We have our game loop but there’s still plenty of ways we could improve our game.
The gameplay is pretty basic right now. We could probably speed it up. Mouse controls would probably feel good. You could add a human vs human mode very easily.
But you could go even crazier if you wanted. Why not throw some fancy particle effects in here. Add a four player mode. Or maybe, who cares about Pong, you want to make your own game instead of some glorified stuffy 70s arcade game. Go for it! You’re the game designer and it’s your world.
At this point you might be looking at our collection of Components, Messages, Engines and Renderers and thinking - this is awfully complex for something as simple as Pong. And you wouldn’t be wrong. But over the course of this tutorial I showed you a few different times how easy it was to use and extend functionality we had already built to create new game entities. Over the course of building a much larger game, these benefits grow exponentially, and you will probably find that the structures you build can apply easily across multiple different games as well.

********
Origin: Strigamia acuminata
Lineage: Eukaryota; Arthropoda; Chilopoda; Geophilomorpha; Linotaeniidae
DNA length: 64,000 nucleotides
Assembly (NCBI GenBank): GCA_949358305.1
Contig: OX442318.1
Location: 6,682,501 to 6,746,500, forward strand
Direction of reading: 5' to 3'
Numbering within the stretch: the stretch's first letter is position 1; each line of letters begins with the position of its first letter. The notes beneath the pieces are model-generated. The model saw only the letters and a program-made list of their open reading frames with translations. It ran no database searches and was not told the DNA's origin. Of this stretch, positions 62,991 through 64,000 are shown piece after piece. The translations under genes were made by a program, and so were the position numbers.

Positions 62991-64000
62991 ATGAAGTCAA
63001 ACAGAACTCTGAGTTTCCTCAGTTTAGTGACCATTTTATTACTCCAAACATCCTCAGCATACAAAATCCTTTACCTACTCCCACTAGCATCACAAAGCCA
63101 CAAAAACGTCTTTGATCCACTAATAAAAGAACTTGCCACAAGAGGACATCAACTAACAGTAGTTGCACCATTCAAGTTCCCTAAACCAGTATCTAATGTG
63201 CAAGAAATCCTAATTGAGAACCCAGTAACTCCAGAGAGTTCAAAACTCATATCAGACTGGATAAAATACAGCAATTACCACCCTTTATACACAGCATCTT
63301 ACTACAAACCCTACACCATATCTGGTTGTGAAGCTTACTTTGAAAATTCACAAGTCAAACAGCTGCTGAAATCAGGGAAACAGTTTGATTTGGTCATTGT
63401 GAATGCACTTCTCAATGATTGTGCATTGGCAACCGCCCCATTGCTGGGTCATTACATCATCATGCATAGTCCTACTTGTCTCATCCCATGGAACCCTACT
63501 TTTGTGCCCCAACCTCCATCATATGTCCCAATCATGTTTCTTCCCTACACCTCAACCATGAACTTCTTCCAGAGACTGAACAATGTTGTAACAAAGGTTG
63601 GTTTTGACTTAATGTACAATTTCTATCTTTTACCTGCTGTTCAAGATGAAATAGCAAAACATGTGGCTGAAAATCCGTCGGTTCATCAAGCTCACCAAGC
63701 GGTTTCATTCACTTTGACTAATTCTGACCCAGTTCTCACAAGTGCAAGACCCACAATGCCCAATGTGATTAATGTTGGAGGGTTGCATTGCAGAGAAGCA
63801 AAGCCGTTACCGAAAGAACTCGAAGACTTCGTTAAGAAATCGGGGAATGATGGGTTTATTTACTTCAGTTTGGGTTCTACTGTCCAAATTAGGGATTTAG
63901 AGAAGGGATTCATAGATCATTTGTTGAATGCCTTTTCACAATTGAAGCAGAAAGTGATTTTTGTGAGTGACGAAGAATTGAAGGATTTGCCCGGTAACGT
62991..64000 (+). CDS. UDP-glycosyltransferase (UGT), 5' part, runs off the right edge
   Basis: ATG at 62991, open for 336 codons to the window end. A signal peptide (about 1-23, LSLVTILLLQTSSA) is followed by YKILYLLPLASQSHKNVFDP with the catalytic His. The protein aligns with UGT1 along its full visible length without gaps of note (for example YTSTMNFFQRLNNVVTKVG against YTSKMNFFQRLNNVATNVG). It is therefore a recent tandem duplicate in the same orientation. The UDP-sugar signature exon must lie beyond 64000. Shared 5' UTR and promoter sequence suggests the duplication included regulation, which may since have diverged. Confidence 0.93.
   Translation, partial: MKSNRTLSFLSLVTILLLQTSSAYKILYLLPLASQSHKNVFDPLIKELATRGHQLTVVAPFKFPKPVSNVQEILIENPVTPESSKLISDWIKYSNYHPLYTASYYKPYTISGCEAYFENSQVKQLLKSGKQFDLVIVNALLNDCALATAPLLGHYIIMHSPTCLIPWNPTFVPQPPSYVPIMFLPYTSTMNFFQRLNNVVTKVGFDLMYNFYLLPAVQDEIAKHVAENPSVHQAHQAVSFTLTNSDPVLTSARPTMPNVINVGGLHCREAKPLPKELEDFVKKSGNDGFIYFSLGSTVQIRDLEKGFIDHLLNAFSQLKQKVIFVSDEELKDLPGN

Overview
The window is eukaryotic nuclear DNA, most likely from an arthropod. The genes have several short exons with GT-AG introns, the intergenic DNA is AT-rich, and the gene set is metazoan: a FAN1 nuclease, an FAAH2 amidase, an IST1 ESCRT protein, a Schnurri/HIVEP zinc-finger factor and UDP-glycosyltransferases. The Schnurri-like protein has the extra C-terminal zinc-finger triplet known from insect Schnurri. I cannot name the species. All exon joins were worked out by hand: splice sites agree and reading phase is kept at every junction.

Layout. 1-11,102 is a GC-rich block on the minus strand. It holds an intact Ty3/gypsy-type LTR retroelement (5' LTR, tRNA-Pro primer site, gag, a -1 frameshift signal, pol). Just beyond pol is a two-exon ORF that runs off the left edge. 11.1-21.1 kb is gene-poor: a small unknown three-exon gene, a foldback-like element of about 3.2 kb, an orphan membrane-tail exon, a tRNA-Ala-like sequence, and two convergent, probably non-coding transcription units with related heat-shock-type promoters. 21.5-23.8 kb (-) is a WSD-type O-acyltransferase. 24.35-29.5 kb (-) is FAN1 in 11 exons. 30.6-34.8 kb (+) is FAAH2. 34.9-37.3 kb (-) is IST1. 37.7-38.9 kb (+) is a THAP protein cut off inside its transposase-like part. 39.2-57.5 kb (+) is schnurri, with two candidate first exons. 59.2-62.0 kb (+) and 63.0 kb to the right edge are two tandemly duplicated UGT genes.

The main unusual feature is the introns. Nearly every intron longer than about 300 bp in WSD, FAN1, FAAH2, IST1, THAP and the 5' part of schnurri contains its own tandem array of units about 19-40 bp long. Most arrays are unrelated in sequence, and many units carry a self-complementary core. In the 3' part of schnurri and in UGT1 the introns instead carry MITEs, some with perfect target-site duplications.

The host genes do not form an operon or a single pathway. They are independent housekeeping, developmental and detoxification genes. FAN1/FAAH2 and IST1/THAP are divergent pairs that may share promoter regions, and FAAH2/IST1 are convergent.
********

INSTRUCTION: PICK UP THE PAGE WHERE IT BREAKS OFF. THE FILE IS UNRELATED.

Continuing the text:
I’ve been developing games for quite some time now, and I have used plenty of development tools that let you put something simple together very quickly, but become more and more untenable over the course of a multi-month or multi-year project. Let’s be real - most of us as game developers aren’t trying to make Pong over the course of a weekend. We are trying to build beautiful new creative games, and that process is a long and winding road. Most game coding systems are hares. Encompass is trying to be a tortoise. Maybe you won’t hit the ground sprinting. But you’ll win the race in end.
This tutorial should have given you a pretty good idea of how to build your game simulation in Encompass. If you have suggestions for how the tutorial could be made better, or you have further questions about Encompass, or you want to get feedback from other Encompass developers, why not join our Discord server?